You can be charged with a dui

you can be charged with a dui

How You Can Be Charged With DUI Without a Breath Test

Most people know that a DUI charge can happen when a breath or blood test is over the legal limit of.08. But a lot of people don't realize that a DUI charge can happen even if the test is under the legal limit or if the suspect declined to take the test. How can this happen you might ask? Well it's called the "affected by" prong.

You see in a DUI case the Prosecutor has two ways at their disposal in which to a file a DUI charge. One is under the "per se" prong or in other words when the breath or blood test is over the legal limit of .08. This means that the State assumes a person is intoxicated when they are above the legal limit and it's up to the defense to prove otherwise. The other way is what I described above as the "affected by" prong or in other words the person's ability to drive was affected by alcohol and they were not necessarily over the legal limit. This is done when the Prosecutor doesn't have a blood alcohol level, or they simply don't want to charge under the "per se" prong because the alcohol level was under the legal limit.

The "affected by" prong was created as sort of a catchall for a DUI charge. You see not every DUI charge has scientific evidence. Sometimes people exercise their fifth amendment right against self-incrimination and they decline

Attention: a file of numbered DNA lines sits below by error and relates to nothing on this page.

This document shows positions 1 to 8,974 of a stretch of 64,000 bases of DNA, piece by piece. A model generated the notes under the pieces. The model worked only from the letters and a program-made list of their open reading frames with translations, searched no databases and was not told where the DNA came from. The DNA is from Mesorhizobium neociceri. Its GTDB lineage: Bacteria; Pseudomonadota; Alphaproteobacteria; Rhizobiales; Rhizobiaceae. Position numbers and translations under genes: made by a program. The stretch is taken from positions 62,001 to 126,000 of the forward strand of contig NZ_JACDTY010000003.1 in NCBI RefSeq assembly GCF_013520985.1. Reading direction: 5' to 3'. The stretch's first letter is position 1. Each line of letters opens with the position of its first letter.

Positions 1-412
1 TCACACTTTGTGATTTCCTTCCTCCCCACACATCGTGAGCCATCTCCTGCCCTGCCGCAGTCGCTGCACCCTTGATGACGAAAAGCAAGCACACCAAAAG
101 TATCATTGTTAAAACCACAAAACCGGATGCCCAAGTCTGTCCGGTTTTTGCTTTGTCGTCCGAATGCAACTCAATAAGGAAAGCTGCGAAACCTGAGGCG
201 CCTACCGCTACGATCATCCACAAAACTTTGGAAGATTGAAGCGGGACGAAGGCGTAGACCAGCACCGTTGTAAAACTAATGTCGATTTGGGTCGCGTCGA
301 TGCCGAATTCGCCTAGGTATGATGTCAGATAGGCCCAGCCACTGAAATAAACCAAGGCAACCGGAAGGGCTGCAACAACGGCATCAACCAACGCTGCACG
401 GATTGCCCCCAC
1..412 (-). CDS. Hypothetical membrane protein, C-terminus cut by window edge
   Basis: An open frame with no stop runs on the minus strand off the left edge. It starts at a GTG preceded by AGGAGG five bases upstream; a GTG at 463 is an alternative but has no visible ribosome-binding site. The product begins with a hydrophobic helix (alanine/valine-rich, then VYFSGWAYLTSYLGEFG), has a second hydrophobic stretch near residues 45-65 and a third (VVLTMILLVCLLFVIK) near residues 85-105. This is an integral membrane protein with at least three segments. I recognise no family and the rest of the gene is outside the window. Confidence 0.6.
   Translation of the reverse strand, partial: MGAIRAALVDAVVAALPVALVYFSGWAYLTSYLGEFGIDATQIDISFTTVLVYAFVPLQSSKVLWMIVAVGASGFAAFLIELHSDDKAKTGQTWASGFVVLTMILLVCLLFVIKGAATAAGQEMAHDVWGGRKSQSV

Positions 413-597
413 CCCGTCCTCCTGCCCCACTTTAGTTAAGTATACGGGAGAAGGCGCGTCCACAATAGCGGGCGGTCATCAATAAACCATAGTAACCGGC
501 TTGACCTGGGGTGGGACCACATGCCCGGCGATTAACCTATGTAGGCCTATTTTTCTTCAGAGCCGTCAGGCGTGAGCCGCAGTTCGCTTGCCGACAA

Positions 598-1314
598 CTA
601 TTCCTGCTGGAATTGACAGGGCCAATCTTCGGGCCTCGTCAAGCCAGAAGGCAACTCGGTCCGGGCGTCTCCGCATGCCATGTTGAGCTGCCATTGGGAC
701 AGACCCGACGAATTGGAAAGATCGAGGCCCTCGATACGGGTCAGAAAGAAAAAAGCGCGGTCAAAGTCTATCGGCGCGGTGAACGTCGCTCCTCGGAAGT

the breath or blood test. Or in some cases for whatever reason the arresting officer chooses not to ask the driver for a sample. And in some rarer cases the driver provides a test and it is below the legal limit.

In those situations obviously the DUI charge cannot be filed under the "per se" prong because there is no alcohol level to demonstrate the driver was intoxicated. So the "affected by" prong is used to provide a definition of how the driver was intoxicated. That definition states, "A person's ability to drive is affected by alcohol and/or drugs when their ability to drive is lessened in any appreciable degree." As you can see this is very ambiguous and gives the Prosecution much leeway in how to interpret what an appreciable degree is.

Now depending on the circumstances not having a breath or blood test can be helpful in a DUI case. But nevertheless a DUI charge can be filed without evidence of what a person's blood alcohol level was. Even if the blood alcohol level was under the legal limit. To prove a DUI case under the "affected by" prong the Prosecution would more heavily rely on the observations of the driver. Including the observations of the driving, and any physical signs of impairment like slurred speech, coordination issues, bloodshot watery eyes, etc.

Matthew Leyba is one of the premiere Bellevue DUI Attorneys in Washington State. If you have been charged with a DUI don't wait contact a Bellevue DUI Attorney ASAP!

Source: dwilawyerandattorney.blogspot.com

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